The objective of the assessment is to quickly identify the value drivers and the estimated value of outsourcing maintenance and other services. The outline of a plan to assemble the needed resources, programs, and procedures also results from the assessment step.

          The assessment team may be composed of both owner and contractor personnel. An ideal team includes the following personnel for two to four weeks:

        • An experienced assessment team leader who has completed similar assessments

        • Owner’s prospective contract representative

        • Specialists from the contractor’s industrial relations, maintenance echnology, training, operations technology, and legal departments

        • Management or specialists from the owner’s engineering, human relations, and operating departments.

          • The assessment team’s first task is to evaluate operations, maintenance, and plant support improvement opportunities achievable through an outsourcing partnership. This evaluation includes:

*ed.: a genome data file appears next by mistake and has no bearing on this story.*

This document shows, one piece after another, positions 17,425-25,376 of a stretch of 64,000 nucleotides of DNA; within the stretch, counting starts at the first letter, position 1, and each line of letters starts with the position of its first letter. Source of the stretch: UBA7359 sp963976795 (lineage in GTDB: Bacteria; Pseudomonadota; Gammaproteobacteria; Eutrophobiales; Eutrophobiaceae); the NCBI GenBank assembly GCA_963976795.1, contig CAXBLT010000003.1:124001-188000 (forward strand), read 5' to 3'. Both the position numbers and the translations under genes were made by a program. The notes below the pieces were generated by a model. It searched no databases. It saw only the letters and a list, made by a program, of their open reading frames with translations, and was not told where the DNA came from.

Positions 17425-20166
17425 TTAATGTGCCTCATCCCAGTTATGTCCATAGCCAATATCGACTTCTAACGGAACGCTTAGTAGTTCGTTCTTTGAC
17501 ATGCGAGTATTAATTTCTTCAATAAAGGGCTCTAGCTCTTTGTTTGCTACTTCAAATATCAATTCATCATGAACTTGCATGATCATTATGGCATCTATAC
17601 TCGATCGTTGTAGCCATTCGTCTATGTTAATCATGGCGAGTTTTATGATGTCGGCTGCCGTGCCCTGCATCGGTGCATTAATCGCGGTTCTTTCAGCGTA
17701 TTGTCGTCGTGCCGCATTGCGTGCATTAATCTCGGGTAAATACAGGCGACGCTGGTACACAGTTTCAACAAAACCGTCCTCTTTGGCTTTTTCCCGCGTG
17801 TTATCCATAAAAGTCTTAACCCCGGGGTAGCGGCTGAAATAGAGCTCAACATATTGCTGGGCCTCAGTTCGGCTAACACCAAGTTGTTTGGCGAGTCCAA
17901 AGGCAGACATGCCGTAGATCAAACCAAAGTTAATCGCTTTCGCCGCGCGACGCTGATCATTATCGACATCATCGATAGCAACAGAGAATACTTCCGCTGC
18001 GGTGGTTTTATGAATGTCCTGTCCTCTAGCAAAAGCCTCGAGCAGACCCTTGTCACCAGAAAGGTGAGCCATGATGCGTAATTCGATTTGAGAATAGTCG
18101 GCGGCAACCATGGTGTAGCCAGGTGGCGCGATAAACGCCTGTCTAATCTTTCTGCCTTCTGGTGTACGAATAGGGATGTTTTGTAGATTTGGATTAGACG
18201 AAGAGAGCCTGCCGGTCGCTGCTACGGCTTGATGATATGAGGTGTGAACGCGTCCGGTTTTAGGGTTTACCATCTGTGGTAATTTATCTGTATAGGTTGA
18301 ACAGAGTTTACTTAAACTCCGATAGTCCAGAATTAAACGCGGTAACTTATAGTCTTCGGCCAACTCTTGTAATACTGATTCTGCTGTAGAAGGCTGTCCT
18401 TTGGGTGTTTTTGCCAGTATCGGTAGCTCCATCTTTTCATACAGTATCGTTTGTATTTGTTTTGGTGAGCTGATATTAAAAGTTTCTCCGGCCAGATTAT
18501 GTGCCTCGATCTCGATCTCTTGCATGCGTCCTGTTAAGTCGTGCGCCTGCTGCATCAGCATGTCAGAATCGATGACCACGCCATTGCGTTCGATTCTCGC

• Performance objectives and metrics

          • Organizational structure, staffing, roles and responsibilities, skills of current resources, and internal customer interfaces

          • Costs, budgets, and capital spending

          • Planning and management methods for the work to be performed

          • Daily planning and scheduling processes

          • Shutdown planning, scheduling, and management procedures and systems

          • Contracting strategies

          • Logistics planning and management

          • Preventive and predictive maintenance programs

          • Safety programs and practices

          • Wage and salary structures

          • Labor relations and personnel policies and procedures

          • Plant quality assurance, control, and management processes

          • Equipment-related downtime, delay, product reject, or defect causes and consequences